2. What has been the biggest challenge of helping your children do lessons on line?

The biggest challenge has been continuing to working from home as parents at the same time as supporting our children in their learning. This has been challenging to balance, especially with multiple children learning from home at the same time.

3. Do you think that your children have fallen behind during the lockdown? What could have been done better? Have you noticed a difference in your own physical and emotional well-being during the lockdown? If so, how?

I do not think our children have fallen behind in a significant way during the lockdown. There is a different kind of value in learning that comes from an experience like this. Schools managed very well considering they had such a short time frame. Learning activities that did not rely on a parent to administer were the most helpful, so perhaps more of this would have been helpful. I have noticed an improvement in my own physical and emotional well-being during the lockdown. More time at home has allowed me to engage in a daily physical exercise routine which has been positive.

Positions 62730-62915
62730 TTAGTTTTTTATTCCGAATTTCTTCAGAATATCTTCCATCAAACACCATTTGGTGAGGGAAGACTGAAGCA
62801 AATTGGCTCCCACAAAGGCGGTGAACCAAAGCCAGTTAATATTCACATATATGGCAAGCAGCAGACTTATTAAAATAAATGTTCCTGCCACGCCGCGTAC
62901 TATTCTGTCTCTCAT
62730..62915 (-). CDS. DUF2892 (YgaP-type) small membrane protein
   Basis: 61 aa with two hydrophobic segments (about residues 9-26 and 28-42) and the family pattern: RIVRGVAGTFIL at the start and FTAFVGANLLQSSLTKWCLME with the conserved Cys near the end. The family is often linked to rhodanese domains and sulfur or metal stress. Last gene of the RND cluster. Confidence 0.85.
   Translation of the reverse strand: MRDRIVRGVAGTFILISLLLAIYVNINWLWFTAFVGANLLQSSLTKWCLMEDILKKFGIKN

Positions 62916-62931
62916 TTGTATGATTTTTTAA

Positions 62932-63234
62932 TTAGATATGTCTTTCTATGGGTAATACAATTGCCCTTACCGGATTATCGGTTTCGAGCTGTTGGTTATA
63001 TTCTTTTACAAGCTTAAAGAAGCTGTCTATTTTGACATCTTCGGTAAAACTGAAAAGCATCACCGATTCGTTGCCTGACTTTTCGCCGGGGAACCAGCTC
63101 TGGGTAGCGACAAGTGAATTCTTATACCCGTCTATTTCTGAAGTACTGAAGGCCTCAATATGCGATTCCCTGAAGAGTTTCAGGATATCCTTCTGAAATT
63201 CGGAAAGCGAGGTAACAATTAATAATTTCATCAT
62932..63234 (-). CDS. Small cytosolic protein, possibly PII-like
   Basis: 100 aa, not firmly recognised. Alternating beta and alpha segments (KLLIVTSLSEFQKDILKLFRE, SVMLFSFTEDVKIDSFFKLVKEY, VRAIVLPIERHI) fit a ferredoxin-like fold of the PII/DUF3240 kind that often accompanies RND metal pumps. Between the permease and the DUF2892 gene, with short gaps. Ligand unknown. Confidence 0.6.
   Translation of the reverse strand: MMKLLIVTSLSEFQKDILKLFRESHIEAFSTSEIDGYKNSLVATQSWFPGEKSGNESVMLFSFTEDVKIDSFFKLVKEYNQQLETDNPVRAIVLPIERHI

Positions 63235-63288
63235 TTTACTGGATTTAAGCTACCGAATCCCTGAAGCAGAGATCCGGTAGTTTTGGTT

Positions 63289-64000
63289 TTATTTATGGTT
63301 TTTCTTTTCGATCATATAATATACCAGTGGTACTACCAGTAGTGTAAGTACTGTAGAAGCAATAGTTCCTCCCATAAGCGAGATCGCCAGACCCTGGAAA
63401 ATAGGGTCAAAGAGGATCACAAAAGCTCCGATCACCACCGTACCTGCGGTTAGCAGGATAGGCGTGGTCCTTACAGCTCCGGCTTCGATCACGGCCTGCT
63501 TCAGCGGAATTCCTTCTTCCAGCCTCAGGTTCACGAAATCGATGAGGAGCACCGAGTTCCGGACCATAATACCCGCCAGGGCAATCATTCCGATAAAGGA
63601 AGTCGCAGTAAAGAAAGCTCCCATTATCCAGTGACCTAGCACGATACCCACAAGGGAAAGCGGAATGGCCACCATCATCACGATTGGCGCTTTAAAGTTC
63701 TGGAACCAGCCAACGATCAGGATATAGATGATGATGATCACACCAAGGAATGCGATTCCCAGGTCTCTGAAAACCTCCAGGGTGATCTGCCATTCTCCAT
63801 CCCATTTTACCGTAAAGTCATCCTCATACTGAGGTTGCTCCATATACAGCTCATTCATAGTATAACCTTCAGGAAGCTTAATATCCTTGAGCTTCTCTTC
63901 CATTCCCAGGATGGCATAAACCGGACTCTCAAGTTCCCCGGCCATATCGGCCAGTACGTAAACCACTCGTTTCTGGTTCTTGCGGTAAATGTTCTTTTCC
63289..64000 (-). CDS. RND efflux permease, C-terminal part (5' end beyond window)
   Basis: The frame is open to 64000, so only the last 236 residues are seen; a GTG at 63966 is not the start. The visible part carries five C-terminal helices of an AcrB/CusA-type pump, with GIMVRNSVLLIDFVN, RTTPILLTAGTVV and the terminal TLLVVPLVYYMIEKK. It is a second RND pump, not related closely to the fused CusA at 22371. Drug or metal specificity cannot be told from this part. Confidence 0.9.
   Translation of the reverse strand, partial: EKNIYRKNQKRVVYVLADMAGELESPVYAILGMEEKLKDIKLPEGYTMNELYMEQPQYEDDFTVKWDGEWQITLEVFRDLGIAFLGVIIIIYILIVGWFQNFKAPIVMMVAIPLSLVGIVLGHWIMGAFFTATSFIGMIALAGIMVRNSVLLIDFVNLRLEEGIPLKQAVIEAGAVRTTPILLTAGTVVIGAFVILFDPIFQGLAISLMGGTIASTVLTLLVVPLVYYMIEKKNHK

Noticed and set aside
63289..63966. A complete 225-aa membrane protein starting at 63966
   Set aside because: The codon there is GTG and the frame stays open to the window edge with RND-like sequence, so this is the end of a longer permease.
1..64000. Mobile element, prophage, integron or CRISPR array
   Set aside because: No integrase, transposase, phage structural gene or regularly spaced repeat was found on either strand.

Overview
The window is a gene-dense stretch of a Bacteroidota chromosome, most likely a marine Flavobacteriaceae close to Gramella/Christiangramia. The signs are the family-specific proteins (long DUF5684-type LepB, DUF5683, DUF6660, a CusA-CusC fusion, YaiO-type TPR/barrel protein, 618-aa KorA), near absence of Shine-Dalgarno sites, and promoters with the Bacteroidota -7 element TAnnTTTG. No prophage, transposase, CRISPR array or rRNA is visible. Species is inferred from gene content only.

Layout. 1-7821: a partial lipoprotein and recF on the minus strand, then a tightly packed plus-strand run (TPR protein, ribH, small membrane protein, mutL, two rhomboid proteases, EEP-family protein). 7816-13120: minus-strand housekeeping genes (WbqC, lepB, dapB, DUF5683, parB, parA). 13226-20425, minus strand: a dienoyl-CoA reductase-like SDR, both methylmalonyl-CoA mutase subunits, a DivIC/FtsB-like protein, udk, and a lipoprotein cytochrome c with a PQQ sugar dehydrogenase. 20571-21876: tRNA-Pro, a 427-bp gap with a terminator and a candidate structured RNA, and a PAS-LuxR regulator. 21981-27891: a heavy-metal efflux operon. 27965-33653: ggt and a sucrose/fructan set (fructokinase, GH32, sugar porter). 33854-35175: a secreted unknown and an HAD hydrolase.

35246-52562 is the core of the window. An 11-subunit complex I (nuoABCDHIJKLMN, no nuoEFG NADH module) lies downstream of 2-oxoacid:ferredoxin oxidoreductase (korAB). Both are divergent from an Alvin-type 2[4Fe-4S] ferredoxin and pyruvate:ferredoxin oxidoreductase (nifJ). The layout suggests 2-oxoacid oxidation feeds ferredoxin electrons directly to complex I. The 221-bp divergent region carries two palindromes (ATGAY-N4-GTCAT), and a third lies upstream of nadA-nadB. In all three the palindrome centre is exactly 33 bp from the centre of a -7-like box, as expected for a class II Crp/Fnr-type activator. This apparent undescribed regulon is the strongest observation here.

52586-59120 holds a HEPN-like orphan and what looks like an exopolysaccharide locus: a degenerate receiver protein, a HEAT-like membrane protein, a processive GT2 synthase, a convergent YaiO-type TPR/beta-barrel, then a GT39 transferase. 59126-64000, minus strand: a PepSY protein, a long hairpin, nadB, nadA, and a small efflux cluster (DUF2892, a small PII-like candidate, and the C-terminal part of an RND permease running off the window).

4. In your opinion should we use more digital tools and online learning in education in the future?

Yes, as a value add to quality learning and teaching, but not as an entire substitute. Digital tools that enhance learning are highly valuable. However, from the lockdown experience I have recognised that not all digital tools are equal in terms of value for the learner.

5. Is there anything you have learnt during this period that you hope to keep doing when things go “back to normal”?

I hope to maintain a healthy physical exercise routine. I hope to discover new ways that people can work from home for aspects of their work week.